Cardiac Telemetry plays an important role in acute care, appropriate utilization can provide useful and critical information such as fatal arrhythmias and ischemia. Alarms are essential in telemetry, they alert the medical staff with critical patient’s needs, and if not managed appropriately it can compromise the patient’s safety. There are nearly 200,000 alarms generated during one month period, data suggest that about 99% of these alarms are clinically irrelevant or nonactionable. This results in considerable frustration for the telemetry nurses/techs, naturally developing alarm fatigue, becoming annoyed, desensitized and stop paying attention. Desensitization is concerning because clinically important alarms such as VT or AV block will go unnoticed or will have a delayed response from the medical staff. Decreasing the number of non-actionable alarms should help minimize alarm fatigue.
The Join Commission National Patient Safety Goal developed Alarm Management Committee to reduce the harm associated with clinical alarm systems focusing on essential elements such as identifying the most important alarms signals to manage, establishing policies for the management of these alarms and educating staff. This led to the design of this Quality Improvement project at the VA Healthcare to reduce alarm fatigue among caregivers.
A 30 day sample of data in 2018 showed 30,705 “arrhythmia” alarms from 5D telemetry monitors. The alarms generated for patients on 5D, 5A and 3A (Phillips telemetry monitoring system) are maintained in the system database for 50 days. The alarms over a 30 day period were exported into huge data then filtered and then identified as to arrhythmia type and then quantified. The most common non-actionable alarms identified were tachycardia, bradycardia, PVCs and Atrial Fibrillation detection. Telemetry order sets defaults were changed in CPRS from February 2019- April 2019 to include Tachycardia alarm to sound if HR >130, Bradycardia alarm if HR <40, 10 PVC per minute alarm was deleted, and alarm was turned off in known chronic atrial fibrillation. Ordering providers were given the option to change default settings depending on individual patient characteristics and telemetry techs/nurses were educated about these changes.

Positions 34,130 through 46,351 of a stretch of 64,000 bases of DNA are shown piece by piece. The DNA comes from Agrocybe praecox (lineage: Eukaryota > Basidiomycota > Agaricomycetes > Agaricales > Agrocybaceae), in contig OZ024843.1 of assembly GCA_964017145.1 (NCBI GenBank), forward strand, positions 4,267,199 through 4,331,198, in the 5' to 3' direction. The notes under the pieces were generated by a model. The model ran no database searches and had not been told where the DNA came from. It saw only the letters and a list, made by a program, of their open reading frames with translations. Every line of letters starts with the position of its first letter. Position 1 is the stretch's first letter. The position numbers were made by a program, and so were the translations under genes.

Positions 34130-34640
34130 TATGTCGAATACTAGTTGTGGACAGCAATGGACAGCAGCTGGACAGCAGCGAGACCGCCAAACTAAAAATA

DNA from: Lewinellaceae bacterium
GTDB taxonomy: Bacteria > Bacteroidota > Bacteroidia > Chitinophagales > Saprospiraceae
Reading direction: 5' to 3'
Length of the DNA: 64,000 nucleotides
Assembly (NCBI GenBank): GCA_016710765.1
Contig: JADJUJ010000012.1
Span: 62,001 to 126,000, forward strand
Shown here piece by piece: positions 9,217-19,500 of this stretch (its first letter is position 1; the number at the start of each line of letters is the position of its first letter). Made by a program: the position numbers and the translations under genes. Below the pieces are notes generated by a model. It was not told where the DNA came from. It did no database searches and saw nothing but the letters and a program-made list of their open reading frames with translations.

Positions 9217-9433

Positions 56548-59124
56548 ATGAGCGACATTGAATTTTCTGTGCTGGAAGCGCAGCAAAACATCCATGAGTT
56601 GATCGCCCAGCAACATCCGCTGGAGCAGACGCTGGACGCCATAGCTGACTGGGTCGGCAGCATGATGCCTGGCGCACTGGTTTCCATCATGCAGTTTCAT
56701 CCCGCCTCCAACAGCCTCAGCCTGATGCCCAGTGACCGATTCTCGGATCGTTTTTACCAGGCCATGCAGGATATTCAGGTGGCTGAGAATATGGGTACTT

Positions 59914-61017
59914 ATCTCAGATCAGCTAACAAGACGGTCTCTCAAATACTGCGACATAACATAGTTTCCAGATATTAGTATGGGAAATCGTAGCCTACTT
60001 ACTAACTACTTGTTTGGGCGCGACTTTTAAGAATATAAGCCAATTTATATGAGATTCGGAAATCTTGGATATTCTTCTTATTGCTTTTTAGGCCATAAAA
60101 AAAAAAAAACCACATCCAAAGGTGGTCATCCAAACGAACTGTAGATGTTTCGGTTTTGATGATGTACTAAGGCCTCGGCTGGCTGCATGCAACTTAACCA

Data extracted before and after the 30 days of intervention in 2018 and 2019 showed a decreased of 52% in total alarms. Individual alarms had a dramatic decrease as well; ~68% decrease in Tachycardia alarms, ~20% decrease in PVCs alarms, ~82% decrease in Bradycardia and ~57% decrease in Atrial Fibrillation. There were no adverse events documented during this time but data is still pending.
This quality improvement project proved that small changes generated in telemetry order sets for non-actionable alarms can make a huge impact and can help reduce alarm fatigue safely. Some of the challenges faced were extracting data safely and efficiently from the monitors, apprehension from some monitors and providers to modify parameters that may be alarming unnecessarily and the data for a specific period of time can vary depending on individual patient arrhythmia burden. These challenges show that there is still a lot of room for improvement in the telemetry area suggesting that monitors and ordering providers should work together to individualize alarm parameters for individual patients.
Almaraz, Karla B.; Richard Snider; Theresa McCarty; Amber Rymarz-Freitas; Emily Salmon; and Gerald Charlton. "Reducing Telemetry Alarm Fatigue." (2020). https://digitalrepository.unm.edu/hsc_qips/23